Comprehensive assessment of oxidatively induced modifications of DNA in a rat model of human Wilson's disease

Yang Yu, Candace R. Guerrero, Shuo Liu, Nicholas J. Amato, Yogeshwar Sharma, Sanjeev Gupta, Yinsheng Wang

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27 Scopus citations


Defective copper excretion from hepatocytes in Wilson's disease causes accumulation of copper ions with increased generation of reactive oxygen species via the Fenton-type reaction. Here we developed a nanoflow liquid chromatography-nanoelectrospray ionization-tandem mass spectrometry coupled with the isotope-dilution method for the simultaneous quantification of oxidatively induced DNA modifications. This method enabled measurement, in microgram quantities of DNA, of four oxidative stress-induced lesions, including direct ROS-induced purine cyclonucleosides (cPus) and two exocyclic adducts induced by byproducts of lipid peroxidation, i.e. 1,N6-etheno-2'-deoxyadenosine (εdA) and 1, N2-etheno-2'-deoxyguanosine (εdG). Analysis of liver tissues of Long-Evans Cinnamon rats, which constitute an animal model of human Wilson's disease, and their healthy counterparts [i.e. Long-Evans Agouti rats] showed significantly higher levels of all four DNA lesions in Long-Evans Cinnamon than Long-Evans Agouti rats. Moreover, cPus were present at much higher levels than εdA and εdG lesions. In contrast, the level of 5-hydroxymethyl-2'-deoxycytidine (5-HmdC), an oxidation product of 5-methyl-2'-deoxycytidine (5-mdC), was markedly lower in the liver tissues of Long-Evans Cinnamon than Long-Evans Agouti rats, though no differences were observed for the levels of 5-mdC. In vitro biochemical assay showed that Cu2+ ions could directly inhibit the activity of Tet enzymes. Together, these results suggest that aberrant copper accumulation may perturb genomic stability by elevating oxidatively induced DNA lesions, and by altering epigenetic pathways of gene regulation.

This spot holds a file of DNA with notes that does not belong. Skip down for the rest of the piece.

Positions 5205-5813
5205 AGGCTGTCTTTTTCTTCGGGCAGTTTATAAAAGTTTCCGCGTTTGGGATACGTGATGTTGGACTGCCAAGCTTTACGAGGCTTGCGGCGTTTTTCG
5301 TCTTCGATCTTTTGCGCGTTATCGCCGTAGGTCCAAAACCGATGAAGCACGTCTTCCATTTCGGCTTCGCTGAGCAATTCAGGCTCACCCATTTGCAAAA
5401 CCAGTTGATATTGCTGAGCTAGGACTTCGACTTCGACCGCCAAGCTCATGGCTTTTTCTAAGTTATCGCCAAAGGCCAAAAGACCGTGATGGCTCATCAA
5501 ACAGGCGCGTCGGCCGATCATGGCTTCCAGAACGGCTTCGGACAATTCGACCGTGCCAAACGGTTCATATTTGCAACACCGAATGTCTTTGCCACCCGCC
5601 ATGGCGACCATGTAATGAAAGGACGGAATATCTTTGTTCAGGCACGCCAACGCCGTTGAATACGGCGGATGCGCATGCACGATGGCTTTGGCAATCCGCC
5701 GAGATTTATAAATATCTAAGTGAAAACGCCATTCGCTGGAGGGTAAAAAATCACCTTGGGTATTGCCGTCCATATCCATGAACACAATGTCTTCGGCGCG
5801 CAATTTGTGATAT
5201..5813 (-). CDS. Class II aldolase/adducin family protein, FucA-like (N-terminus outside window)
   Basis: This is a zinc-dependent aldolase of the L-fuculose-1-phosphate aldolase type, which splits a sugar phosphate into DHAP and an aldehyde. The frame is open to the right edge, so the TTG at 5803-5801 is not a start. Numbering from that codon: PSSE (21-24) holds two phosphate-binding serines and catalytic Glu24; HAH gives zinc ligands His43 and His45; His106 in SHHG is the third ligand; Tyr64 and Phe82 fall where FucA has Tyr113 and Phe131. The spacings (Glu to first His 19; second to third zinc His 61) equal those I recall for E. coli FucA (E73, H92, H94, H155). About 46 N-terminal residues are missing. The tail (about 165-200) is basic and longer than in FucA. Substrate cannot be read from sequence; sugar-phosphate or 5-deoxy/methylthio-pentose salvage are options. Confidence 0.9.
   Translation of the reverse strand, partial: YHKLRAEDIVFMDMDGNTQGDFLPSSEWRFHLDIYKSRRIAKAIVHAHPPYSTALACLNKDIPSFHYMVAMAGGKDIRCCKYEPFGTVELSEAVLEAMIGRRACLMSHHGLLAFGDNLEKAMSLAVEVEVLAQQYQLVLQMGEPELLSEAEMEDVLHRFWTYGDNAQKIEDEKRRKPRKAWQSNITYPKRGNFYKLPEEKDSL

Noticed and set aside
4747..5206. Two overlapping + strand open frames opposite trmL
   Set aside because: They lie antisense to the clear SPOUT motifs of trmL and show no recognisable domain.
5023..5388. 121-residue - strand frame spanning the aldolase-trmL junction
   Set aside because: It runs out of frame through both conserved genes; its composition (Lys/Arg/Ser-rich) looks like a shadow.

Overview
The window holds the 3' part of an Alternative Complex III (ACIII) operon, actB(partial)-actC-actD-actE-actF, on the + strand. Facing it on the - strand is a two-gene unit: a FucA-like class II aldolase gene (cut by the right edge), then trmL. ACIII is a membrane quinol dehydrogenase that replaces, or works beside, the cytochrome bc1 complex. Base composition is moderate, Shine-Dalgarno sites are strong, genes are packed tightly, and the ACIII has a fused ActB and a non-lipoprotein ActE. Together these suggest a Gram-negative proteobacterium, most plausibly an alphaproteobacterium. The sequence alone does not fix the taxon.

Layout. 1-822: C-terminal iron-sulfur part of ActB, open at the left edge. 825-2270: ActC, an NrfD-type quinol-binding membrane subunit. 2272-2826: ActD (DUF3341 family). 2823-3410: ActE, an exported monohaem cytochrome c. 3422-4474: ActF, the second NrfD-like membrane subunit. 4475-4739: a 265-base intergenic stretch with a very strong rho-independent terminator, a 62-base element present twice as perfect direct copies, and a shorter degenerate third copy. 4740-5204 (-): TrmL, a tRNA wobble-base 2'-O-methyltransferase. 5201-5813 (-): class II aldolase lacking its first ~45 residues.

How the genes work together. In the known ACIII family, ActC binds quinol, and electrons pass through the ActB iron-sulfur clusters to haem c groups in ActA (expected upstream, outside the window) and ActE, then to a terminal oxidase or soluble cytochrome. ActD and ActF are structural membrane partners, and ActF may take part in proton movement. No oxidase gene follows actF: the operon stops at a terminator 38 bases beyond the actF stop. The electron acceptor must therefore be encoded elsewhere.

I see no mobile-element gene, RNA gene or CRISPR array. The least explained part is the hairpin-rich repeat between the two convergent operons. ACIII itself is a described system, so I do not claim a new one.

Original languageEnglish (US)
Pages (from-to)810-817
Number of pages8
JournalMolecular and Cellular Proteomics
Issue number3
StatePublished - Mar 2016

Bibliographical note

Funding Information:
This work was supported in part by the National Institutes of Health (R01 CA 101864 to Y.W. and R01 DK 071111, R01 DK088561 and P30 DK41296 to S.G.), and N.J.A. was supported by an NRSA Institutional Training Grant (T32 ES018827).

Publisher Copyright:
© 2016 by The American Society for Biochemistry and Molecular Biology, Inc.


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